Class B push-pull amplifier.

Discussion in 'General Electronics Chat' started by Vorador, May 30, 2013.

  1. Vorador

    Thread Starter Member

    Oct 5, 2012
    87
    1
    Hi,

    I'm having some difficulty understanding the path the AC input current would follow during each half-cycle in a class B push-pull amplifier (involving one NPN and one PNP BJT).

    I'd really appreciate it if anyone would be so kind to draw current directions during each half-cycle through each path and each BJT of the simplest of class B push-pull amplifier.

    Thank you for your time and help!
     
  2. BreadCrum6

    New Member

    Aug 17, 2011
    18
    3
    Visit the link below, it shows the current path (yellow dots) for a Class B amp. I'd attempt to explain it but I think I'd make it even more confusing.

    __http://www.falstad.com/circuit/e-pushpullxover.html
     
    Last edited: May 30, 2013
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  3. Dodgydave

    Distinguished Member

    Jun 22, 2012
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  4. Vorador

    Thread Starter Member

    Oct 5, 2012
    87
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    Java SE 7 U doesn't work for me so I couldn't see your link, BreadCrum6. Thanks a lot, though!

    Dodgydave, I found that link very helpful. Thank you very much!

    Edit: I got your link working BreadCrum6 and wow, it's a fantastic visual aid! I never visualized it like this. Thank you so much!

    I also checked the improved push-pull amplifier simulation in BreadCrum6's link which has two diodes connected to each BJT's base. I don't understand how the input current is able to follow in a direction opposite to the diode and into base of the top BJT, since diodes allow current in one direction only..
     
    Last edited: May 31, 2013
  5. Jony130

    AAC Fanatic!

    Feb 17, 2009
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    Input current don't need to flow through the top diode. The base current is provide by 220 resistor. The input signal "modulates" this current in "rhythm" of ac input voltage.

    See this example of a common emitter amplifier.

    [​IMG]

    At first we bias the transistor in linear active region.
    Next we connect the input signal 2V peak to peak AC signal.
    The DC voltage at base is equal Vb=2.6V, and emitter dc-voltage is 2V.
    So if we apply the ac signal to the base. The dc-voltage will be change from 2.6V + 1V = 3.6V and 2.6V - 1V = 1.6V. So the base voltage will change from 3.6V to 1.6V in "rhythm" of a ac input signal.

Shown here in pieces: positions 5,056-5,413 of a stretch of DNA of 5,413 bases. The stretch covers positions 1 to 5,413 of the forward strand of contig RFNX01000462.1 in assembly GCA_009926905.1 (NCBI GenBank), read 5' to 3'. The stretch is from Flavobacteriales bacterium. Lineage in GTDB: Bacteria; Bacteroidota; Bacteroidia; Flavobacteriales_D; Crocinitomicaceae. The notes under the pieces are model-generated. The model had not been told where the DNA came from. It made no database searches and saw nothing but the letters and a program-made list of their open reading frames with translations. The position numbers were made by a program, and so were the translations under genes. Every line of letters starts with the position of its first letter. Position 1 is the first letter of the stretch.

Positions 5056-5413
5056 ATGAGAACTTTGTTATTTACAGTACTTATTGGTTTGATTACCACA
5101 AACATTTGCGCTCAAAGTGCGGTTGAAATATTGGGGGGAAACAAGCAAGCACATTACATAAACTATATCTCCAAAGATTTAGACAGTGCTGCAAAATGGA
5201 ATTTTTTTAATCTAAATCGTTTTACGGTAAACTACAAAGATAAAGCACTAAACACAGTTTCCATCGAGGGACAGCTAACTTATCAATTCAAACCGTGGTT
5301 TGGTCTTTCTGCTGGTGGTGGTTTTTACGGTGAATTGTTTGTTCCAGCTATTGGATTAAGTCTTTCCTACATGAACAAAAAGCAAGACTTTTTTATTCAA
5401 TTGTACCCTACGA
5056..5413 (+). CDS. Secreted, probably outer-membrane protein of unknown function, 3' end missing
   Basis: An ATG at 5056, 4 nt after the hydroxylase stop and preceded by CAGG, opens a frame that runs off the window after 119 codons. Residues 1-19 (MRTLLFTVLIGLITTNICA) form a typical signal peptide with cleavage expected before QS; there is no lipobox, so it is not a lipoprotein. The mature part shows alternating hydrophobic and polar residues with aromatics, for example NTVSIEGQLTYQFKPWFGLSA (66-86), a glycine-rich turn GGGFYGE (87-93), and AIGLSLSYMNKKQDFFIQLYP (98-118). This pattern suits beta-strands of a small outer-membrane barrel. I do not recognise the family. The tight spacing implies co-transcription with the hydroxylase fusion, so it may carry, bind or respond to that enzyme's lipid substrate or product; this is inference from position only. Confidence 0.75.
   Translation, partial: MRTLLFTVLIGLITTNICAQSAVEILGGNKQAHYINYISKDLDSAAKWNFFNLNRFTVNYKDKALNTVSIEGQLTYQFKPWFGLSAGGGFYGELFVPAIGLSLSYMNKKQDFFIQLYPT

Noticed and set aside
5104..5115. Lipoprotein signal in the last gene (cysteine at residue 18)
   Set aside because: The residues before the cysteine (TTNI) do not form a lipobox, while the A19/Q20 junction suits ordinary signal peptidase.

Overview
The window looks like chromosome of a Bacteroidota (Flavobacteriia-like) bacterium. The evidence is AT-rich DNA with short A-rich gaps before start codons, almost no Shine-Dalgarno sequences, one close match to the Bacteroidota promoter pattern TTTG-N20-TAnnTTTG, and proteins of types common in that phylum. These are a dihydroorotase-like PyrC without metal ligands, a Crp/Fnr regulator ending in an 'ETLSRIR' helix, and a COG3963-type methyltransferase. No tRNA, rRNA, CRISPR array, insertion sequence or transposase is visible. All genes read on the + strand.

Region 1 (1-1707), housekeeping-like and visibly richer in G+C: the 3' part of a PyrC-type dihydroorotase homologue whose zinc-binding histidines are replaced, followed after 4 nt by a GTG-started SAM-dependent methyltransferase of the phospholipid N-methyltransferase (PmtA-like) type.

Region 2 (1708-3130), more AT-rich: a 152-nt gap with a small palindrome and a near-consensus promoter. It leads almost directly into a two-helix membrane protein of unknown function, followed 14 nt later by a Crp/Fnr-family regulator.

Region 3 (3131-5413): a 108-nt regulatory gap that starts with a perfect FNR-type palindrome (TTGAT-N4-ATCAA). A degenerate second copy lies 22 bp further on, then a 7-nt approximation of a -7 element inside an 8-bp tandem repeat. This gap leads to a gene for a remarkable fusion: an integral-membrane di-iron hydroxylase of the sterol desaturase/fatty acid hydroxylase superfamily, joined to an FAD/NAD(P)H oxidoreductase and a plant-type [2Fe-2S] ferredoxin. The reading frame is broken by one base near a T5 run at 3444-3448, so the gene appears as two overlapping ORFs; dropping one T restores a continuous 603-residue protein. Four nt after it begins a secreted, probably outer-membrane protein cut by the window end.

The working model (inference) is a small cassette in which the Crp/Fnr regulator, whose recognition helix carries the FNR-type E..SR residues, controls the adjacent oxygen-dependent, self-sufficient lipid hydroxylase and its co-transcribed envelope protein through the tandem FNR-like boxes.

These changes will result that the emitter voltage will also change. From 3V to 1V. This will result the change in emitter and in collector current by (3V) 0.9mA to 0.3mA (1V). And this change in collector current will cause change in VRc voltage, between 9V to 3V. We have a three times larger change in VRc voltage because Rc is three times larger then Re resistor.
     
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  6. Vorador

    Thread Starter Member

    Oct 5, 2012
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    Wow. Fantastic explanation, Jony130! I feel like I'm finally starting to understand transistors! :D

    You've made it very clear what's happening in the circuit example you gave, But in the "improved" push-pull amplifier, shouldn't the base voltage always be fixed at 0.7 V because the diode voltage usually doesn't vary much from this point?
     
  7. Jony130

    AAC Fanatic!

    Feb 17, 2009
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    No.
    Without input signal voltage at T1 base is equal to 0.6V and - 0.6V at T2 base.

    [​IMG]

    But now we connect +2V at the input terminals. D1 voltage drop will shift this voltage up. So T1 base voltage is now equal to 2.6V. And T2 base voltage is equal +1.4V.

    [​IMG]

    The voltage at emitter is equal to 2V. So now R1 provides 7.4mA of current. The 0.2mA is the base current, so the rest of a current (7.2mA) flows through D1 diode.
    The voltage drop across R2 resistor is equal to
    VR2 = (1.4V - (-10V)) = 11.4V. So R2 current must be equal to:
    IR2 = 11.4V/1K = 11.4mA
    But R1 resistor provides only 7.2mA. This additional current (4.2mA) need for R2 resistor will be provide by the Vin input source.